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Category Archives: lighting
I watch several of the survival shows on TV and occasionally find some good information that slips by the directors. (It seems that many of these shows are more hype than substance.) I wouldn’t want to have my life depend on what I have learned from those shows. However, there is one skill that most of them point out is extremely important and that is fire starting.
Now over the years I have talked with people who thought that they could play Daniel Boone and start a fire easily. Most of them ended up using a surprisingly large quantity of matches and never did get a really successful fire started, and this was in good weather.…Read More...
I like flashlights; we have a ridiculous number of them. If there is a good buy on a flashlight I have to have it. They are kind of an obsession with me. In my collection, I have several different types of solar powered flashlights and I have spent time testing them all. Like everything, they have advantages and disadvantages. But over all I think the advantages of solar powered flashlights outweigh the disadvantages.
The first solar powered flashlights that I encountered were the Hybrid Solar Flashlight that I published a review on in 2011, Hybrid solar flashlight review.…Read More...
There are several ways to connect a generator to your home, the trick is to use a safe method and don’t electrocute yourself. The first method that we will discuss is connecting individual appliances and lights with extension cords.
Now this sounds easy just run a cord from your generator to your freezer and you are in business. That is partly right. Your generator will normally have a built in circuit breaker. The wire size in the extension cord should be heavy enough to carry the load for the equipment you are energizing.…Read More...
The last few days I have been playing with a new device. I spent approximately $18 to purchase a Kill A Watt from Amazon. Now a Kill A Watt is a device that will measure exactly how much power you use to run an appliance.
The U.S Department of Energy reports that 20% of our electric bills come from items that are left plugged in when they are not in use, or items that are in standby mode. With the Kill A Watt P4400 we can monitor the energy eaters in our homes and cut down our electric bills at the same time.…Read More...
The other day we put up a post on the problems of sewer backups that can be caused by a major disaster or flooding. Remember that after a major disaster or disruption of services that many of the flood control systems may cease to function. This includes pumping stations and even dam failures.
The following is information that may help you cleanup if you are affected by either flooding or sewer backups.
Cleanup of Internal Areas after a sewer backup or flood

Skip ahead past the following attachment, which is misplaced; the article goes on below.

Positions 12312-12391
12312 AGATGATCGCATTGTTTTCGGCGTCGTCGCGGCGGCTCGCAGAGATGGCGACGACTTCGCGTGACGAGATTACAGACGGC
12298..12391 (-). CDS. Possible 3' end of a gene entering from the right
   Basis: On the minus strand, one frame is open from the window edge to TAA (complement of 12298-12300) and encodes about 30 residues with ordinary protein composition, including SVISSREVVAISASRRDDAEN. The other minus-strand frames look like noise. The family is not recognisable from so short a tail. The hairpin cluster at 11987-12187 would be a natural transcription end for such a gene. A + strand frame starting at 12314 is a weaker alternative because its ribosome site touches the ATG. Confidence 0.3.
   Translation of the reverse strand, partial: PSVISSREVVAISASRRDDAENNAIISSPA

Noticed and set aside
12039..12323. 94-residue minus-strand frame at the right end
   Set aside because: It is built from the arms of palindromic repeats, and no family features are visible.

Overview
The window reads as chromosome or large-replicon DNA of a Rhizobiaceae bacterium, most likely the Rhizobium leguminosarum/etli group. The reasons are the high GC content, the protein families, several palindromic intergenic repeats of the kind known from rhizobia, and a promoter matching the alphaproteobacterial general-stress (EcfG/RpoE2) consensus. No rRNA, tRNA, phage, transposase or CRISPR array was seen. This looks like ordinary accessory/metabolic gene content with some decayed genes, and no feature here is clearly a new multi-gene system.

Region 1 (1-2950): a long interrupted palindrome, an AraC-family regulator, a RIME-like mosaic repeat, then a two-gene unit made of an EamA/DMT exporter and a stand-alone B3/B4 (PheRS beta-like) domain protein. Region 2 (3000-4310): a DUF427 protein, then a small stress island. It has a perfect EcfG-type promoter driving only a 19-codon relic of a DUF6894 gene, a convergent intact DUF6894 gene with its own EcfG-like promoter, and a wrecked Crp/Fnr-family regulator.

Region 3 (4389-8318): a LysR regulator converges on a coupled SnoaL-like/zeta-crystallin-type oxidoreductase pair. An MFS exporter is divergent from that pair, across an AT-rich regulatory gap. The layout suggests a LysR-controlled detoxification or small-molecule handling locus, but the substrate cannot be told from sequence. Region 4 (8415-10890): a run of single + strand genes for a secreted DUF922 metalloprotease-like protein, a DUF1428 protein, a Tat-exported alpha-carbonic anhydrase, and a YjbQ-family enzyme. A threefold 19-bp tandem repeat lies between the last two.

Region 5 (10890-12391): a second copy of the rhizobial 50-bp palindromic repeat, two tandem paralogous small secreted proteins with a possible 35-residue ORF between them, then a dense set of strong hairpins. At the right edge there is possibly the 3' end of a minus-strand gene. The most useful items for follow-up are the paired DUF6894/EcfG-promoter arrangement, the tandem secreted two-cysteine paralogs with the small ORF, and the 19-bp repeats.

Once the floodwaters have receded and the property can be accessed safely you should begin cleanup. The most important steps are to restore the environment to a dry state and salvage any valuable property. …Read More...
This morning I found a soda can in our house, this is a rare thing since neither one of us drinks much soda. After looking at it for a couple of minutes, I got to wondering what I could make out of it. An improvised lamp seemed like a good idea.
So I took a knife and made a vertical cut down the middle of the lamp. I then made two cross cut so that I could fold the flaps open. After inserting a candle, I had a handy little improvised lamp that reflected light well. …Read More...
“Waste Not, Want Not” is one of my mama’s old sayings, and women from generations past were great at using things that they had to make the things they needed. When animals were butchered, the fat was rendered and the resulting lard or tallow was used to cook with, make soap, or make candles. Back in the day, women slowly simmered animal fats in large pots over an open fire until it liquified and strained through a cloth to remove small meat particles. Without electricity, we would have to resort to a similar rendering method, but for now—-I’ll use my crock pot!…Read More...
One thing that I try to do periodically is tell you when I find a good buy on something. Well yesterday, a friend was over and showed me his new 1000 lumen Durabeam Ultra flashlight. It is made by Duracell and sells for $15.99 at Costco. The amount of light it produced was impressive so I got excited and wanted one. My wife happened to be in town so I called her and asked her to pick me one up. Which she did.
The flashlight has a 3-beam setting, full power, a reduced power and a strobe light. The beam can be focus in from narrow to wide angle. …Read More...
In my preps I have some sealed lead acid batteries, both 100 amp gel cells and some 7.5 amp batteries made into 12-volt battery packs. See my old post A Simple 12 Volt Battery Pack., each pack contains two 7.5 amp 12 volt batteries. These can be charged from the electric system in your home, vechicle or by solar panels. See A Simple Way to Charge Your Homemade 12 Volt Battery Packs.
Several times a year I get the batteries out and check everything and make sure they are fully charged. Sealed lead acid batteries are a good choice for many uses; they are rugged, will not leak, easily rechargeable, and offers a good amount of energy in a convenient form. …Read More...
On face book and other sites I keep getting all of these survival tips, now don’t get me wrong I like to get them. But at the same time look at some of them with a bit of skepticism. It seems like everytime I turned round for the last week or so, I have been receiving a survival tip about using crayons for light.
They have a very nice graphic that shows a crayon burning and underneath it says that a crayon will provide 30 minutes of light. This afternoon I got to thinking that it would be nice to know if this really works. …Read More...